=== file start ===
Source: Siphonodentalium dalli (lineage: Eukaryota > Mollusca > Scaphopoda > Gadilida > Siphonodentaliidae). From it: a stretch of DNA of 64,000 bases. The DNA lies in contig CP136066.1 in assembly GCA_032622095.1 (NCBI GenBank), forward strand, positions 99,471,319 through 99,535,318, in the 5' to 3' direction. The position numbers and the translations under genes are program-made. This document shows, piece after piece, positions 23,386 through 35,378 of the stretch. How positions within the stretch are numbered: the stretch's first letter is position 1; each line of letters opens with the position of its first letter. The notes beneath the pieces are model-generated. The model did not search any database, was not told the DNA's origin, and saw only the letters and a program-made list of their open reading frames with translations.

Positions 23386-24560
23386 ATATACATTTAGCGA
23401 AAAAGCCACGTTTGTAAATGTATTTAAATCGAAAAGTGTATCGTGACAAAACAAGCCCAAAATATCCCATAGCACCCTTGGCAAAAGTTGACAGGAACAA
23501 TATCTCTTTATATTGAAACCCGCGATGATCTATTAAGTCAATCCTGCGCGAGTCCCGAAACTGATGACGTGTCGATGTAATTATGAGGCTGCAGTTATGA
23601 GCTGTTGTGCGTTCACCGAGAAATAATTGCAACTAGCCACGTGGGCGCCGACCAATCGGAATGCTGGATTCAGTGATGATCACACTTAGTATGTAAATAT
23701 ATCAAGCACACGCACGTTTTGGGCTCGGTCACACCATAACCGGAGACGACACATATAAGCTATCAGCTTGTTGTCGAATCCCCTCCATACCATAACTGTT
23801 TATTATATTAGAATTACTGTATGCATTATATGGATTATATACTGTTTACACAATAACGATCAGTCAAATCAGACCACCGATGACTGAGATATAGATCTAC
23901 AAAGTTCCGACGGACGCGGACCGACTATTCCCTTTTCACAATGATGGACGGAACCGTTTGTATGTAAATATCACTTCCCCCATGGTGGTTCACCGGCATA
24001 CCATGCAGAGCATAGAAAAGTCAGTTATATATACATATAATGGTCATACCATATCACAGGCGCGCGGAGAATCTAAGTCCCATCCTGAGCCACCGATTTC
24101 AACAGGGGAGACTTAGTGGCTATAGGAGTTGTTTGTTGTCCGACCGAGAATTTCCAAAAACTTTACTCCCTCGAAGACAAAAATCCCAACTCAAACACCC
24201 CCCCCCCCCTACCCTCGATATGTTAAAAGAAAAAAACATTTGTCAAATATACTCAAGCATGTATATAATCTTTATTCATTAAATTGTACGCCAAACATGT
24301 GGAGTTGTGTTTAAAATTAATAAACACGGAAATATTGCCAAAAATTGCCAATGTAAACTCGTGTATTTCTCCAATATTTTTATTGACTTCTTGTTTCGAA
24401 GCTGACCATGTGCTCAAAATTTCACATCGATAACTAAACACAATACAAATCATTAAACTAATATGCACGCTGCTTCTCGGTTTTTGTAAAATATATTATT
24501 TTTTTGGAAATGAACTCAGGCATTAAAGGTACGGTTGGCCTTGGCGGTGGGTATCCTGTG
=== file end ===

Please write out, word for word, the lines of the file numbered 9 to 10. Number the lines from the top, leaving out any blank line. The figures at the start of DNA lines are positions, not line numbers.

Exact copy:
23901 AAAGTTCCGACGGACGCGGACCGACTATTCCCTTTTCACAATGATGGACGGAACCGTTTGTATGTAAATATCACTTCCCCCATGGTGGTTCACCGGCATA
24001 CCATGCAGAGCATAGAAAAGTCAGTTATATATACATATAATGGTCATACCATATCACAGGCGCGCGGAGAATCTAAGTCCCATCCTGAGCCACCGATTTC